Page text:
"What City Mart wants to do is they have properties they want to develop," Borromeo said, adding that the partnership would start with projects in the capital city of Yangon.

"For us, one of the big learnings in going abroad is the importance of partnership especially in countries we know nothing about. So in those places, we have what we believe are very strong partners," Borromeo said.

The partnership with City Mart also increases the Ayala group's presence in Myanmar, which has been in the global spotlight in the past few years since coming out of five decades of economic and political isolation. As Myanmar is seen as the "last frontier" in Southeast Asia-which is set to integrate into a single economic community starting 2015-property prices and rental rates in that country has skyrocketed in recent years as land and building supply could not cope with demand.

Given this shortfall in real estate space especially for the bandwagon of foreign investors interested in Myanmar, property development is thus seen by Ayala as a window of opportunity to expand its presence there.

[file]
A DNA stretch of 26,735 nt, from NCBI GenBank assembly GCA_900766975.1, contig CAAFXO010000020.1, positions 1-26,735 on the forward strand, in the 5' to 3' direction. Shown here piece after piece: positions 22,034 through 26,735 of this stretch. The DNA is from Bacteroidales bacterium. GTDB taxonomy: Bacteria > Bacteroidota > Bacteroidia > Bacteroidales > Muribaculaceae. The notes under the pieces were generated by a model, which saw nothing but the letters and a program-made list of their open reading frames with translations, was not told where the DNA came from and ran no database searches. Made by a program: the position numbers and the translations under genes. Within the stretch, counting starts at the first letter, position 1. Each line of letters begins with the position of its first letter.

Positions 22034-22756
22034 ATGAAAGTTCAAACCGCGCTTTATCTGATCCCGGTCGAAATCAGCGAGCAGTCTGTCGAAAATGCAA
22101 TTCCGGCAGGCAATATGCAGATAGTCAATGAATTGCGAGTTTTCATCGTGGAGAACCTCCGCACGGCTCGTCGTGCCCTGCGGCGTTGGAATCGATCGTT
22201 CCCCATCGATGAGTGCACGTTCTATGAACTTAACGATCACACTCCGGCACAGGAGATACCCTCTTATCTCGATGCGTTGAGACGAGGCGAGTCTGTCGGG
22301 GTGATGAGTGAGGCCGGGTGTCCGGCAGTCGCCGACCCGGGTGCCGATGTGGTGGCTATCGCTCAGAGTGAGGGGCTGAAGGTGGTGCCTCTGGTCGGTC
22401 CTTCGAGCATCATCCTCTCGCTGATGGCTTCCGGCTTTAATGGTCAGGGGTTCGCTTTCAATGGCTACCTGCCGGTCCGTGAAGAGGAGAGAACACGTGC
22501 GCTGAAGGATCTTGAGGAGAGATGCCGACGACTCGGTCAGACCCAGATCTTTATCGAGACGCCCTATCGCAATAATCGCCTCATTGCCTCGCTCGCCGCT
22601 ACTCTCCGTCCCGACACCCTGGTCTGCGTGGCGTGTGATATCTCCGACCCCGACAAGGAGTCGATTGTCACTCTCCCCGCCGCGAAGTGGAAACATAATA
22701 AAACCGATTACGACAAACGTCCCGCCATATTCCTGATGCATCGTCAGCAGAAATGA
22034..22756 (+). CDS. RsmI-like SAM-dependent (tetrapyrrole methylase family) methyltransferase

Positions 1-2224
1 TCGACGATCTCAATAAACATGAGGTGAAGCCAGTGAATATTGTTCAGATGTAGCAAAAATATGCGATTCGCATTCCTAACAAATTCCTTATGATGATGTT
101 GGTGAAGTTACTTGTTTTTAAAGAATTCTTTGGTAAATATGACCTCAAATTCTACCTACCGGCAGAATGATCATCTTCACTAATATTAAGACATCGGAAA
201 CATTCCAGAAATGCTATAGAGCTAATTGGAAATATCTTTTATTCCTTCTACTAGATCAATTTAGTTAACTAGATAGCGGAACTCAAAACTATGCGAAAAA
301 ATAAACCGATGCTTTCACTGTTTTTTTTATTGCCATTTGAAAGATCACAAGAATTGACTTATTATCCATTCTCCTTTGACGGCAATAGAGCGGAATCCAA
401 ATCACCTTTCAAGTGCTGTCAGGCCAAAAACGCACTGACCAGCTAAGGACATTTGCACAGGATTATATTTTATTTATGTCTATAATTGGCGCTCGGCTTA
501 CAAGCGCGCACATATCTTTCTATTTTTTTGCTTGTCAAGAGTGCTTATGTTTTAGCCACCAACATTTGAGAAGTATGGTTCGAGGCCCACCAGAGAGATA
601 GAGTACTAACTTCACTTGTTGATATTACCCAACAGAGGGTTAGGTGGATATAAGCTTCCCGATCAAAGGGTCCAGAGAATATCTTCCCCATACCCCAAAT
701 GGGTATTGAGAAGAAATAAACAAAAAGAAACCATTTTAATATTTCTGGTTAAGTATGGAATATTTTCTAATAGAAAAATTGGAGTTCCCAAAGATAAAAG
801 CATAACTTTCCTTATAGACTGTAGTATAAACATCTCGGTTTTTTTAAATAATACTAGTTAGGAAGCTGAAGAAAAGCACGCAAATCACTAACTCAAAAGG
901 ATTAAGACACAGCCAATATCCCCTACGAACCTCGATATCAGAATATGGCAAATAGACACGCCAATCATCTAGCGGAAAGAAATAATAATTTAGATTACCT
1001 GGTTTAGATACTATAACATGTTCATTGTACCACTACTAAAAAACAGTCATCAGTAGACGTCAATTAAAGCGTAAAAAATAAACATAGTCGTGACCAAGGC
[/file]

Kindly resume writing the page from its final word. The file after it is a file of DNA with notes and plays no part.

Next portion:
Earlier, another operating unit, Manila Water Co., entered into a joint project with Mitsubishi Corp. of Japan and the Yangon City Development Council for a non-revenue reduction programme in Myanmar.

Borromeo said he could not talk yet about the details of the upcoming projects.

"At this level, we have identified countries where we feel can expand as a group and we'll use water and real estate as our beachfront," Borromeo said. Apart from Myanmar, Ayala is keen on expanding to Vietnam and Indonesia.

"Our strategy is different. We have to be more patient when it comes to international businesses so we'll take the opportunities as they come," he said.